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Medical Amateur boxing and brain damage

  1. Nov 2, 2008 #1
    I use to box in the amateurs (my last fight was April 5th). I stopped boxing due to losing motivation, getting bored, etc, but I've missed it a lot over the past few months and am thinking of getting back into it. I don't plan to go pro or anything. Also, I will be starting university for math in September 2009. I plan on going to graduate school, getting a PHD, doing research etc. I really want to do top level research and be the best mathematician I could be, so naturally the brain damage aspect of boxing has been bothering me. I looked up some articles on google and found some articles saying there is a chance of brain damage and others saying that there is no strong evidence that there is any link between amateur boxing and brain damage.

    In the amateurs we spar with headgear on and 16 oz gloves, and we fight with headgear with 10 oz gloves. Do you think I have anything to be worried about in regards to brain damage and it potentially affecting my mathematical abilities?

    All help and advice would be appreciated!
  2. jcsd
  3. Nov 2, 2008 #2
    If you are going for TKO or KO, then yes, you should be concerned about it. If you want to continue martial arts, I would recommend either a grappling art (judo, jiu jitsu, etc.) or one of the striking arts, but in a league in which the sparring is for points, rather than KO (some styles of karate, tae kwon do, probably others). Whenever you are fighting to KO, there is a risk. The more frequently you are KOed, the more likely damage is to accumulate and affect the rest of your life.
  4. Nov 2, 2008 #3
    does that research say anything about damage versus weight class? seems like with some of the little guys, it just turns into an endurance test.
  5. Nov 2, 2008 #4
    That was not researched, it was off the top of my head. Upon further research, it appears that amateur boxing is point based, rather than KO. This means that the risk of chronic brain damage will be much less than with pro boxing. I would imagine it still varies depending who you're competing with on a regular basis (some gyms tend to go a lot harder than others, even within the same martial art or style).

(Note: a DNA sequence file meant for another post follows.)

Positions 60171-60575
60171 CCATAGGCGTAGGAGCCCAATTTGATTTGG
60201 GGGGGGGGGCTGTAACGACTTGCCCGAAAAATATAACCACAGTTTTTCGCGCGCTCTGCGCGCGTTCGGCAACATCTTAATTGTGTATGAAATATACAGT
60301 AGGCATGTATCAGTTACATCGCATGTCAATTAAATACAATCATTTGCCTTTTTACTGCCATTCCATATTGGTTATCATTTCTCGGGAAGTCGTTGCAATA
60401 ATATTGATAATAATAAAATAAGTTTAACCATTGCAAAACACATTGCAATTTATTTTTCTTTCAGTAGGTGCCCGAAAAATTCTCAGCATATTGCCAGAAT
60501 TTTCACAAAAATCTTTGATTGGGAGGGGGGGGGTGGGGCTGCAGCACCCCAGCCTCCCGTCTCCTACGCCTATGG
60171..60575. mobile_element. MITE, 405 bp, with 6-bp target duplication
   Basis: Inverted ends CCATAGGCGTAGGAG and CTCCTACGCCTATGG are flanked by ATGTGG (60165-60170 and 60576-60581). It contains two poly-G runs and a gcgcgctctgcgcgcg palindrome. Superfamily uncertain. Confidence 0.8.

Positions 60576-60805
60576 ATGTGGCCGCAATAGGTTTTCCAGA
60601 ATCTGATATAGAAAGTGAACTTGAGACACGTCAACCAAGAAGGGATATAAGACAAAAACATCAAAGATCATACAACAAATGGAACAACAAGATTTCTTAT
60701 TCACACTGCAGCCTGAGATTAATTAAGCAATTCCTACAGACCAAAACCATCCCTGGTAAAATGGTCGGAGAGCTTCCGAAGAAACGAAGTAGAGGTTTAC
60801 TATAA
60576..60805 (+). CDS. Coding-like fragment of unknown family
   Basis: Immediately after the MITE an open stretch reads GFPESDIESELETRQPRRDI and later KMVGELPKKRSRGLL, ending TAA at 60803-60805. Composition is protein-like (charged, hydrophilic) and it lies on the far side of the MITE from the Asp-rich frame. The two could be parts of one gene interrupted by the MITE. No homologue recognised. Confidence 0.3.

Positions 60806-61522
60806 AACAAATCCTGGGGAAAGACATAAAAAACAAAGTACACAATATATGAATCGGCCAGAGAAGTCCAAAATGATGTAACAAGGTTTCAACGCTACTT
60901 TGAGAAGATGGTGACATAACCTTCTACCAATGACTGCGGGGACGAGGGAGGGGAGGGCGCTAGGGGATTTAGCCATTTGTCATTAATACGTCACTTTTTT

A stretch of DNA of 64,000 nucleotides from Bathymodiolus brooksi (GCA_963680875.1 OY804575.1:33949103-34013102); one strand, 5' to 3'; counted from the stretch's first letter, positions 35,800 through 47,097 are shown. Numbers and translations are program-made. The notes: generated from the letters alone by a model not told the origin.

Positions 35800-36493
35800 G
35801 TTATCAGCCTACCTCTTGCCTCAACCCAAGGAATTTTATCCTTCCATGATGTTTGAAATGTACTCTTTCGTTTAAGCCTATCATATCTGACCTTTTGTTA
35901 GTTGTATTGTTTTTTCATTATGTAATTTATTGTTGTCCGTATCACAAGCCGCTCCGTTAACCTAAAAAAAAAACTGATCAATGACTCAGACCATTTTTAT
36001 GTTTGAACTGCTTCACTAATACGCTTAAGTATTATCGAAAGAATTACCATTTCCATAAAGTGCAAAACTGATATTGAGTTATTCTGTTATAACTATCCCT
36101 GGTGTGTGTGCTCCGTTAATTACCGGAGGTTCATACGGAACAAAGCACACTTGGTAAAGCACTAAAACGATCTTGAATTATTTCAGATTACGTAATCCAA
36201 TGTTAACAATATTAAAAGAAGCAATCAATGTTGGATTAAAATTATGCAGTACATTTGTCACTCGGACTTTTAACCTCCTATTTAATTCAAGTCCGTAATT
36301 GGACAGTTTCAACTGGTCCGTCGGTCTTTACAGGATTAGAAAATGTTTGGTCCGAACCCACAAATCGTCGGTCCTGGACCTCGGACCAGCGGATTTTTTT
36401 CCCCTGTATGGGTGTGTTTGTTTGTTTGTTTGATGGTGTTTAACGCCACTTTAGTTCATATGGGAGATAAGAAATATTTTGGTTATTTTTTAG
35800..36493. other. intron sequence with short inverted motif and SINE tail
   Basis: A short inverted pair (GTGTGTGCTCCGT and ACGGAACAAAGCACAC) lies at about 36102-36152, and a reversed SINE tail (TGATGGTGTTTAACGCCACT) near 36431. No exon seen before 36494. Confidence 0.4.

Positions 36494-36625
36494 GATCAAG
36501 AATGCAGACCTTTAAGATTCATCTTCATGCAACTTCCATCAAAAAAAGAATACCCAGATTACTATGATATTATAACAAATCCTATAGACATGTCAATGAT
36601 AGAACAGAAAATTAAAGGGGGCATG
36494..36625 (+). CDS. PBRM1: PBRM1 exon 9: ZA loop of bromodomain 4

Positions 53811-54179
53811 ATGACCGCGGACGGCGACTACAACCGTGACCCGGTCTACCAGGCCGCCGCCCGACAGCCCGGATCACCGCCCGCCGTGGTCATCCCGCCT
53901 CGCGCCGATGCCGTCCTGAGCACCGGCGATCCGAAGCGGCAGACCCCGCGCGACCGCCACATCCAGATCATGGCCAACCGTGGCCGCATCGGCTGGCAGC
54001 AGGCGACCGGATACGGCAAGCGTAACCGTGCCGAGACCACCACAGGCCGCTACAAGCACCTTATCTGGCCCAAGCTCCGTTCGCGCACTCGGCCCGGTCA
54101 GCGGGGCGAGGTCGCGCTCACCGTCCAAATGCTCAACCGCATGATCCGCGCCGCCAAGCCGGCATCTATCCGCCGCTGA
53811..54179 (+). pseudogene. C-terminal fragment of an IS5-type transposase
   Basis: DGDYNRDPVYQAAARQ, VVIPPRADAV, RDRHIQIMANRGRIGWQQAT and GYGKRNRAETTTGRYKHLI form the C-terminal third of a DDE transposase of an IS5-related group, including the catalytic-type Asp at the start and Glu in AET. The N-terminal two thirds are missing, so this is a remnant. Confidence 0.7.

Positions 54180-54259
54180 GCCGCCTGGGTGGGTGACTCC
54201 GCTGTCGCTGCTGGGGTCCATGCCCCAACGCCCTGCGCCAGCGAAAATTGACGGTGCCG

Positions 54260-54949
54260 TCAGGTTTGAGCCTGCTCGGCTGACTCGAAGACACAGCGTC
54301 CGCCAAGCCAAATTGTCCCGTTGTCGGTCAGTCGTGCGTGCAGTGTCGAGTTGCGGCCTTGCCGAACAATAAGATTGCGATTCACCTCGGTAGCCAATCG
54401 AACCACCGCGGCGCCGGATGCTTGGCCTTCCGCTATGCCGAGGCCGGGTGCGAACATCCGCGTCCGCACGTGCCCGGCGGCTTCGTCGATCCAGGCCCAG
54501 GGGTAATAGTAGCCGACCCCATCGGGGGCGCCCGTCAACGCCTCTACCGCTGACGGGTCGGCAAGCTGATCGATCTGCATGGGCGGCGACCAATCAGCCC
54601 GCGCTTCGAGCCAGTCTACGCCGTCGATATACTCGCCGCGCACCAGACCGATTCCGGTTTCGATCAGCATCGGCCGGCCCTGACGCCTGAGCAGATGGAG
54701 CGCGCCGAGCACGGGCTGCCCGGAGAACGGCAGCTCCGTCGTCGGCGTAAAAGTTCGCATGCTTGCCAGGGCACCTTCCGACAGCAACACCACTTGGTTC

If you find you get hit hard in the head with any great frequency (light hits don't generally cause any damage), and/or you feel dizzy (more so than just from being out of breath) after matches or hits, chronic brain damage is a potential concern (though still much less than if you're suffering regular KOs). The safest bet (as far as the potential for brain damage at least, not necessarily safest in general) is to choose an art where the strikes are not focused on the head, or a grappling art.

    Edit: I couldn't find any statistics specifically for chronic brain damage in amateur boxing, and all the ones for pro boxing only consider brain damage with obvious effects (dementia, memory loss, slurred speech, tremors and abnormal gait), and don't take into account any lesser damages, which may not manifest itself in any obvious way, but which could be a detriment to a career requiring mental acuity. Basically this whole post amounts to "I don't know" in response to the original question, but hopefully the information I've provided has helped a little.
    Last edited: Nov 2, 2008
  6. Nov 2, 2008 #5
    The problem in the lighter weight classes is the cutting and dehydration that goes on before competitions to make the class. This leaves the fighter more susceptible to brain damage. So even though they are receiving lighter blows, they are doing more damage. I have never seen any statistics which suggest a significant difference in brain damage rates for different weight classes, this leads me to think that the risks are pretty similar across all classes (though I could be wrong, if anyone has seen a study on this, let me know, I'd like to read it).
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